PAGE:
Gov. David Ige today rescinded the emergency proclamation for Mauna Kea, saying there are no immediate plans to move Thirty Meter Telescope construction equipment up the mountain due to approaching hurricanes Flossie and Erick.
“The intention would be to keep law enforcement there just in order to keep people safe,” Ige said during a news conference at his Capitol office in Honolulu. “But obviously, we are monitoring the approach of the storm and will be taking appropriate action.”
Ige also announced that his administration is extending the deadline for TMT construction to start for two years, until Sept. 26, 2021.
Suzanne Case, head of the Department of Land and Natural Resources, said leaseholder University of Hawaii at Hilo requested the construction start deadline extension this morning on behalf of TMT International Observatory.
Case said she granted the extension because protesters have blocked attempts to move equipment to the construction site near the summit of Hawaii’s tallest mountain.
Kaho‘okahi Kanuha, one of the key leaders of the Mauna Kea protests, said the decisions to rescind the emergency proclamation and to extend the timeline of the TMT permit are victories for the opponents of the project. The protesters argued from the beginning that the emergency proclamation was unnecessary, he said.
“We feel that the governor rescinding that validates, in a sense, our position, what we’ve been saying, and it does not allow them at this point to dip into extra resources for funding for law enforcement, it doesn’t allow them to bypass environmental laws and processes in terms of creating new roads, which we have been hearing they may be looking into doing,” he said.
“It doesn’t solve the issue, it doesn’t end it, but it is a small victory for us, and we’ll take it,” Kanuha said. As for the extension of the deadline to start construction, “Exactly what they’re doing we don’t know, but we do know that we defeated their timeline. They had a timeline to get construction started by Sept. 26, and because of our efforts, because of our unity, because of our organization, and because of our growing numbers, we have defeated that timeline, and they are now forced to reassess that, they have to extend it two years, so again, we take that as a small victory.”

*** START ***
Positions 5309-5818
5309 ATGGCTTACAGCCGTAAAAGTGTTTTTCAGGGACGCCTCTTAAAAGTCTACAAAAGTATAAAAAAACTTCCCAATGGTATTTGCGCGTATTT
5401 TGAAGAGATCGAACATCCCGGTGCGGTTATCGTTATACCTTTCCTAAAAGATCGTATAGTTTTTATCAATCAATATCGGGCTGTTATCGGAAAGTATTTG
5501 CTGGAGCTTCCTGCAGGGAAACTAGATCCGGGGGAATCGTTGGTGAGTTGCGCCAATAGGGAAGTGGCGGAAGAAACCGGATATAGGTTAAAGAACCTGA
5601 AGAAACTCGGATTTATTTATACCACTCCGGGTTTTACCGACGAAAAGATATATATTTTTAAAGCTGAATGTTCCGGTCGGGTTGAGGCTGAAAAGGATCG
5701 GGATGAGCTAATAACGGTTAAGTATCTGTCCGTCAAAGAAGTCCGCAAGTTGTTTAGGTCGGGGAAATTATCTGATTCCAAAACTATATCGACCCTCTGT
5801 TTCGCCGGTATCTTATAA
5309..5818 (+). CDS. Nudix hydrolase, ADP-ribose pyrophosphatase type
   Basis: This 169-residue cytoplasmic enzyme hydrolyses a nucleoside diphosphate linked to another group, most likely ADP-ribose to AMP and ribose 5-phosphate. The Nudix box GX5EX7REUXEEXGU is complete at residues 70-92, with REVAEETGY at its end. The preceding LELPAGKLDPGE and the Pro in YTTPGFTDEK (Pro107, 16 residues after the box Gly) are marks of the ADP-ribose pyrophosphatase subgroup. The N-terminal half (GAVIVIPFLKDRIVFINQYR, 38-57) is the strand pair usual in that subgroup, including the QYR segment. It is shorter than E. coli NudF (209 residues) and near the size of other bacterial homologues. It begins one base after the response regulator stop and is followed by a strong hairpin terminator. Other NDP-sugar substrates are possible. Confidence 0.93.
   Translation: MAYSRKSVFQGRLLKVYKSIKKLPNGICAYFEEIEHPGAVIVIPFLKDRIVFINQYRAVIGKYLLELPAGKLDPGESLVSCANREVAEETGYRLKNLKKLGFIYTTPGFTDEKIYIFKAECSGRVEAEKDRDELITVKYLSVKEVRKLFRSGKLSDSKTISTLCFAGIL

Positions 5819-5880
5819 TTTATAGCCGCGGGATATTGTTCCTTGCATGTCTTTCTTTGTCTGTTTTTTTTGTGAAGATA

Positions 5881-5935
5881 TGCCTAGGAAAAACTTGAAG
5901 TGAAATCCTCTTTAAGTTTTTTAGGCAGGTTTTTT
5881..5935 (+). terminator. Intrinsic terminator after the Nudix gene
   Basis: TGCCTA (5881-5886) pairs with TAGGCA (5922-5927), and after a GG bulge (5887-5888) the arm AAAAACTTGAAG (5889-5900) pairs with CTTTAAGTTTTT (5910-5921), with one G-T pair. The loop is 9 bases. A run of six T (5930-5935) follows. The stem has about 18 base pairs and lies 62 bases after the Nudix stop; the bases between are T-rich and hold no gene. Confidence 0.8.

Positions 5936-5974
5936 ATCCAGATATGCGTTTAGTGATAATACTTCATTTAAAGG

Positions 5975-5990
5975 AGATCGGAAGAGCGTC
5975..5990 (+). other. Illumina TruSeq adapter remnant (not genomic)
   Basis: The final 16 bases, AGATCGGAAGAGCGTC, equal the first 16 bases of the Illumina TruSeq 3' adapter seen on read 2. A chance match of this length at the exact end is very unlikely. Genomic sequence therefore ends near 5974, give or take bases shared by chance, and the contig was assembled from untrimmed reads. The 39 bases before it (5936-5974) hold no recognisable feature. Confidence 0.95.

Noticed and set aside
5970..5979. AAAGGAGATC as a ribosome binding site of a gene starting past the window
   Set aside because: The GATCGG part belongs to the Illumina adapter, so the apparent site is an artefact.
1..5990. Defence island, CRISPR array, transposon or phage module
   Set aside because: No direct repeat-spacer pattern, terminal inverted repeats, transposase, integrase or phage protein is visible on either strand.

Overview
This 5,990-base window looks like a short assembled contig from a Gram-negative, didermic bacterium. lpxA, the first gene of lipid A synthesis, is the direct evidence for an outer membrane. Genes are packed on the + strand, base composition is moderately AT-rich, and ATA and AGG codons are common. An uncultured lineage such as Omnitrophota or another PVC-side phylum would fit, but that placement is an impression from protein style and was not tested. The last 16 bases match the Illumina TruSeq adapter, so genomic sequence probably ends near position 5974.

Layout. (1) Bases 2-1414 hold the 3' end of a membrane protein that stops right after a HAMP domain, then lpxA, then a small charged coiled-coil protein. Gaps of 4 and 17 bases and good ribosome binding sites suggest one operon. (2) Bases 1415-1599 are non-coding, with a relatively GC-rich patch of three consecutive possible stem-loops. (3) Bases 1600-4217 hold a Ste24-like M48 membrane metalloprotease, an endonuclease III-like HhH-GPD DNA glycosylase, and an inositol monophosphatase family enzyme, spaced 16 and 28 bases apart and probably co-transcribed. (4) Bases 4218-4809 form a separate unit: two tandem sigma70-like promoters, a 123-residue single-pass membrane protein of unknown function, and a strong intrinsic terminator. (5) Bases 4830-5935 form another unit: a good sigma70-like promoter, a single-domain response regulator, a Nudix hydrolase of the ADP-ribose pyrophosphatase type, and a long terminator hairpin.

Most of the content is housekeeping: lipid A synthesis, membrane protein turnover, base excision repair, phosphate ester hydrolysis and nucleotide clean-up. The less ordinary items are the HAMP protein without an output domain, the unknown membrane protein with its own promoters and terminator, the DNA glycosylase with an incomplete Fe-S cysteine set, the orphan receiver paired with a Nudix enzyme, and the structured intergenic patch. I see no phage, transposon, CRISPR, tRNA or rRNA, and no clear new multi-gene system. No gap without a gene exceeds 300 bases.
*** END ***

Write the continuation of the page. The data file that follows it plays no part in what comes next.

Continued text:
Ige said that while he is considering making an emergency proclamation because of the hurricanes, he has no plans to reinstate the TMT emergency proclamation after the storms unless requested by Hawaii County.
Meanwhile, the protesters on Mauna Kea say they are prepared to evacuate their headquarters if the hurricane threat becomes great, a key protest leader said today.
Kanuha said the protesters are monitoring the storms closely, and any threat to the lives and well-being of the activists would override any other consideration.
Kanuha acknowledged that if the protesters vacate the sites they control near the base of the Mauna Kea Access Road, that may provide an opening for the state to move construction equipment up to the summit. He said the protesters have considered that possibility but declined to elaborate.
But Ige, talking from the Capitol, said he doesn’t anticipate there being any construction activities in the next few days because of the threat of the hurricanes.
The protesters have been blocking the road for over two weeks in an effort to prevent the equipment from reaching the construction site of the $1.4 billion Thirty Meter Telescope.
The activists oppose the project because many Hawaiians consider Mauna Kea to be sacred.